tl;dr Summary: Ethereum’s ‘merge’ from proof of work to proof of stake continues to inch ever closer. Despite this, $ETH fell by nearly 30% in the month of May. What is going on with the world’s second biggest cryptocurrency? Few things: demise of $UST, bleak macro-economic outlook, Ethereum’s recent reorg, and uncertain dates of The Merge.
The Ethereum ‘merge’ is highly anticipated in the crypto sphere. The move from proof of work to proof of stake is generally considered to be a bullish milestone, dramatically cutting energy usage and laying the foundations for highly scalable ‘shard chain’ implementation. Despite the upcoming merge, the price of $ETH slid 29% over the course of May.
The demise of $UST, combined with a bleak macro-economic outlook joined forces to make May a brutal month in the crypto markets. Even so, Ethereum’s losses were almost double those sustained by Bitcoin over the same period, when compared in percentage terms. It seems to many that Ethereum has severely underperformed given the hype around the upcoming merge, leading many to question what’s going on behind the scenes?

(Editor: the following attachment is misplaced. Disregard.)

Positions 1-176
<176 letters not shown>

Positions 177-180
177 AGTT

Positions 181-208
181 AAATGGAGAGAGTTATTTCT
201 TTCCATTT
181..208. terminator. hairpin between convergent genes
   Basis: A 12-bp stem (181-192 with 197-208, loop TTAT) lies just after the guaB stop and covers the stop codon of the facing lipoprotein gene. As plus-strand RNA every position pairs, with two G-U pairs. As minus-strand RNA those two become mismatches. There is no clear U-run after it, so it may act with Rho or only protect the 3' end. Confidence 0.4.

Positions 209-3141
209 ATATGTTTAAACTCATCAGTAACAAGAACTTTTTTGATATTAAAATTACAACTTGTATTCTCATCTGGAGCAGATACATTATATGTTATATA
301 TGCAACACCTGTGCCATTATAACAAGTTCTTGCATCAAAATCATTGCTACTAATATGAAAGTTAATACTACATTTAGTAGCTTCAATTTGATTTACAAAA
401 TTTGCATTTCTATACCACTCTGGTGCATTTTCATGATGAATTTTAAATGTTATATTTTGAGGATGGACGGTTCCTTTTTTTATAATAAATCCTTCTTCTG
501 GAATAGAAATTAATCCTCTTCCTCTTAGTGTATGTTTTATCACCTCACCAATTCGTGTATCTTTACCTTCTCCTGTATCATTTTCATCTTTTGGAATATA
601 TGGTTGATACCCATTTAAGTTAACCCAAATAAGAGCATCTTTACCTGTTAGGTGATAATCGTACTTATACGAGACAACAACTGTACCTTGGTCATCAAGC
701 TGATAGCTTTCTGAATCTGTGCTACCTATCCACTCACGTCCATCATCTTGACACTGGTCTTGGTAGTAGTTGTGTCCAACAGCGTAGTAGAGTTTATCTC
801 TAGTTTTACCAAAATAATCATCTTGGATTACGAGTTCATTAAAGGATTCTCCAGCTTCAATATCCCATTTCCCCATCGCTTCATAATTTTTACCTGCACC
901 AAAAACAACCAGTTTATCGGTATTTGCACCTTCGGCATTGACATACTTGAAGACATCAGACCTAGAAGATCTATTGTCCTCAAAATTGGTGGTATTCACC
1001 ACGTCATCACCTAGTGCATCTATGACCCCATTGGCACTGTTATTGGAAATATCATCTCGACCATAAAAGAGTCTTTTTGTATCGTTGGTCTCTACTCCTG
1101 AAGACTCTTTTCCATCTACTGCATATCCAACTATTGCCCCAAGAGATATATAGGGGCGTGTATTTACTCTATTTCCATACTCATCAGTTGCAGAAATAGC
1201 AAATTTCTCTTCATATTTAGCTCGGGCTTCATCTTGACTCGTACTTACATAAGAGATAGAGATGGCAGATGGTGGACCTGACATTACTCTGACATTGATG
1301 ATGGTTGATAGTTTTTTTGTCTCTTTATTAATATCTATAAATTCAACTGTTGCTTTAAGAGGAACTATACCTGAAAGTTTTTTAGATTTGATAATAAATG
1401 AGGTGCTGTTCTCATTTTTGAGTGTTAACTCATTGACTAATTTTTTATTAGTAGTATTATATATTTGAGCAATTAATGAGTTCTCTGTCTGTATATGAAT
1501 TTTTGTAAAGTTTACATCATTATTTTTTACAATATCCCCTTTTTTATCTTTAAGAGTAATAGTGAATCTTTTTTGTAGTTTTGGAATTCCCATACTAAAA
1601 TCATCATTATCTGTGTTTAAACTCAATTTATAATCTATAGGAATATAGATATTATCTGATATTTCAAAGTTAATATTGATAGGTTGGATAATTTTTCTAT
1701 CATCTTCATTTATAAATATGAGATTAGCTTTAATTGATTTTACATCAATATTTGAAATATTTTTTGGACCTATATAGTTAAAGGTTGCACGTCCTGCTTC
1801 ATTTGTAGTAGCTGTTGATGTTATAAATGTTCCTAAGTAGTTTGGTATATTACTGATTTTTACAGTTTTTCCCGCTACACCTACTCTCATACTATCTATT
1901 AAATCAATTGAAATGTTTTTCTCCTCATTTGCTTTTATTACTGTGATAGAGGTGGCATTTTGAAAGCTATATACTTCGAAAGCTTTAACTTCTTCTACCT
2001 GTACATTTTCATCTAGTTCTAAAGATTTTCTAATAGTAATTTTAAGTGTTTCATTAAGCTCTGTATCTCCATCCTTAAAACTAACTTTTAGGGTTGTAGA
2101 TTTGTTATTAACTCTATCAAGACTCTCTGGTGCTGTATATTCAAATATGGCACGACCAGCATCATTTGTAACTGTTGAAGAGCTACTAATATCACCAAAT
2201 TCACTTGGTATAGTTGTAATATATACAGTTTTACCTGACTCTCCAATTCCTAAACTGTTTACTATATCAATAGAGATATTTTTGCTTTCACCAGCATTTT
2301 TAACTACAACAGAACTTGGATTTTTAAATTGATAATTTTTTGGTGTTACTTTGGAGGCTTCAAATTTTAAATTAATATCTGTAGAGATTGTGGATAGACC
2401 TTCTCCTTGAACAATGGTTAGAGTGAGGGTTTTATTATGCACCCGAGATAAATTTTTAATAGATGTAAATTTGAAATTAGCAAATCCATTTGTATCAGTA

The Seven Block ‘Re-Org’
In late May, the Ethereum network suffered its longest re-org in many years. This did not cause serious consequences for network users, however highlighted a potential security flaw with regard to the merge.
To understand the logistics of the re-org requires a basic understanding of how a blockchain works. Re-orgs occur when network validators disagree on which block was last added to the blockchain, causing the network to fork into two parallel chains. Eventually, the validators form a consensus on which is the ‘correct’ chain, and continue to build upon that chain only. The number of blocks that are added to the ‘incorrect’ chain determines the severity of the event, and these blocks are rendered invalid.